Senate to students: Reject lying
and cheating in your midst
By Matt Kelly
Senate’s Academic Affairs Committee has been examining, since
last fall, the student-run Honor System, which requires students convicted of
lying, stealing or cheating to be expelled from the University. In its report
April 8, the committee recommended restoration of the nontoleration clause to
the Honor System as “an essential step for students to assert their full
control and responsibility for their Honor System.” The nontoleration clause,
eliminated from the code in the 1970s, requires a student who is aware of an
honor violation to report it, and failure to do so is itself an honor violation.
The committee also suggested continued dialogue on the system’s lone sanction
of expulsion, saying that alternatives could strengthen the community of trust.
Kenneth A. Schwartz, a member of the Academic Affairs Committee,
said elimination of the nontoleration clause had eroded
student ownership of the system, to
the point where up to 85 percent of the cases some years were initiated by
He also cited a recent Honor Committee survey that indicated only 36 percent
of the students were willing to initiate cases. Seventy-four percent of the
surveyed students said they had not committed an honor violation.
Some professors have suggested faculty members stop initiating
cases until students take more ownership of the system.
The committee recommended establishing a system of legal
and administrative support for faculty initiators and
witnesses in honor cases.
The report suggested the senate work with the administration,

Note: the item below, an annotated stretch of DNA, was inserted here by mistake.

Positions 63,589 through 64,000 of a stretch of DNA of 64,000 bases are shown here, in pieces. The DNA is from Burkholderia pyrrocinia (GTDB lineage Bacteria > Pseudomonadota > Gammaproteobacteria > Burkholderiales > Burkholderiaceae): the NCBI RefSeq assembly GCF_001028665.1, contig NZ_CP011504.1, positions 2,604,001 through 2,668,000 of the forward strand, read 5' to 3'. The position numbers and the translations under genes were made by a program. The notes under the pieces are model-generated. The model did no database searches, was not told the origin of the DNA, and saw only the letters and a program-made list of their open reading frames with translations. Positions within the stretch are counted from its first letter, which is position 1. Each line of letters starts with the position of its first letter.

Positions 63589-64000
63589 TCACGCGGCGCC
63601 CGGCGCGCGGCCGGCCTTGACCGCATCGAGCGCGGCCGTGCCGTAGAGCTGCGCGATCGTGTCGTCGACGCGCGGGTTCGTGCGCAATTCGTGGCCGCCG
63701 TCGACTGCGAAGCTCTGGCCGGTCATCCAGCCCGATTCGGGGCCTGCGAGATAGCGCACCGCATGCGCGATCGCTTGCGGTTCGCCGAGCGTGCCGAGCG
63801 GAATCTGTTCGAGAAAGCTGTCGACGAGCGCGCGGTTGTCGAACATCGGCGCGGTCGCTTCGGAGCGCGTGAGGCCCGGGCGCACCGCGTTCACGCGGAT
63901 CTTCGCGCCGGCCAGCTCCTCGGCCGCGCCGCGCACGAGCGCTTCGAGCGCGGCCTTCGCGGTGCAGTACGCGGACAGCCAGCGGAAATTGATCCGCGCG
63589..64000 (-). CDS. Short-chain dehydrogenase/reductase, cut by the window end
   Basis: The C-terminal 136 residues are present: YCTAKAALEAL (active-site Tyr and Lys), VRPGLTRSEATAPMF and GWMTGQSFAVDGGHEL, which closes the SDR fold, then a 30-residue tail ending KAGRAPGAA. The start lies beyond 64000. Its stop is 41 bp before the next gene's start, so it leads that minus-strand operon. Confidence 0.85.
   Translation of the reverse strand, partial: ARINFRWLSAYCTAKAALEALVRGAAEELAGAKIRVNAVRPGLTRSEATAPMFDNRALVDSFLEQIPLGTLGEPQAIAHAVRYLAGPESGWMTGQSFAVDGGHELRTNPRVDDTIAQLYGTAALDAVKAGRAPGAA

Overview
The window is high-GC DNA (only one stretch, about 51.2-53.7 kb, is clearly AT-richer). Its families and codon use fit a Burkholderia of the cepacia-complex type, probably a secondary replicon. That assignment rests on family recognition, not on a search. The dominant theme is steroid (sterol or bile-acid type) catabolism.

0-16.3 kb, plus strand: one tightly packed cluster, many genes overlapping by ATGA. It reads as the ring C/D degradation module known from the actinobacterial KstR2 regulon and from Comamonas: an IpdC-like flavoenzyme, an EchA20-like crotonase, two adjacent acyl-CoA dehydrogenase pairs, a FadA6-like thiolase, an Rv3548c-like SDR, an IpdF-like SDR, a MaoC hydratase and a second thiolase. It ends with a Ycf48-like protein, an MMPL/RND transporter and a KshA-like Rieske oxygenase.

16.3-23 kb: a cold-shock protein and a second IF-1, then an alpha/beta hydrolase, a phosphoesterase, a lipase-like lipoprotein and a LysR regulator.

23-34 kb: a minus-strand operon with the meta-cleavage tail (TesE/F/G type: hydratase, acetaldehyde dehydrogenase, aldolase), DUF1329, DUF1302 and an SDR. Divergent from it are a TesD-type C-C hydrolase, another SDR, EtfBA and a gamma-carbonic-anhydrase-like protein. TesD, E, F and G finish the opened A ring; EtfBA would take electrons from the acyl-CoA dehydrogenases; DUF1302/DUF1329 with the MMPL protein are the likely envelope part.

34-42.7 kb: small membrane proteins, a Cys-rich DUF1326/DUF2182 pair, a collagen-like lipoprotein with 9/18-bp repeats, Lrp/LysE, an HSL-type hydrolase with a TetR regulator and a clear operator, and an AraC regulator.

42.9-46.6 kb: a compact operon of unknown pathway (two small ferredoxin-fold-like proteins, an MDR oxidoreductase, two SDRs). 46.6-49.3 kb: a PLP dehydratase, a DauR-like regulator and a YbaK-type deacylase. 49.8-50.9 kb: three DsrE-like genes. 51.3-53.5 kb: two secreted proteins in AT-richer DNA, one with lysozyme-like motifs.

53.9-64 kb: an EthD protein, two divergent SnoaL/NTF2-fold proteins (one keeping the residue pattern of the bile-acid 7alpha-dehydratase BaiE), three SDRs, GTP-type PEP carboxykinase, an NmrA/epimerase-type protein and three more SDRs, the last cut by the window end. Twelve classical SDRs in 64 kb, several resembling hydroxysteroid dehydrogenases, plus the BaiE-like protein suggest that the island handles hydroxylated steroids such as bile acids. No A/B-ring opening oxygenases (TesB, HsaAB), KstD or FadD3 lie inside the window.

the Honor Committee and the Board of Visitors to promote
the Honor System as a
of the University.
Pamela A. Kulbok, co-chairperson of the committee, said while
the senate can’t
make changes to the student-run system, the additional discussions about it would
The senators approved the committee’s recommendations with no dissent and
The senate also approved a committee recommendation, with
a single “no” vote,
that the School of Engineering and Applied Science close its bachelor’s
degree program in applied mathematics as of May 2008, allowing those already
in the program to complete their degrees. The master’s of applied mathematics
and the Ph.D. programs will close this year. The programs are being dropped because
of low enrollment.
Vice President and Provost Gene Block reported that tenure discussions
were murky with people crossing disciplines, and he said teacher
have dropped off sharply after being put online.
In other business, the senate’s
nominating committee offered a slate of officers for the 2004-05
academic year, including
Houston G. Wood III as chairman-elect and
Deborah G. Johnson as secretary. Arlene W.
Keeling and Kenneth A. Schwartz were nominated to vie for a
lone vacancy on the executive council to replace Kulbok. The
and unopposed. Senate
members will vote via mailed ballots.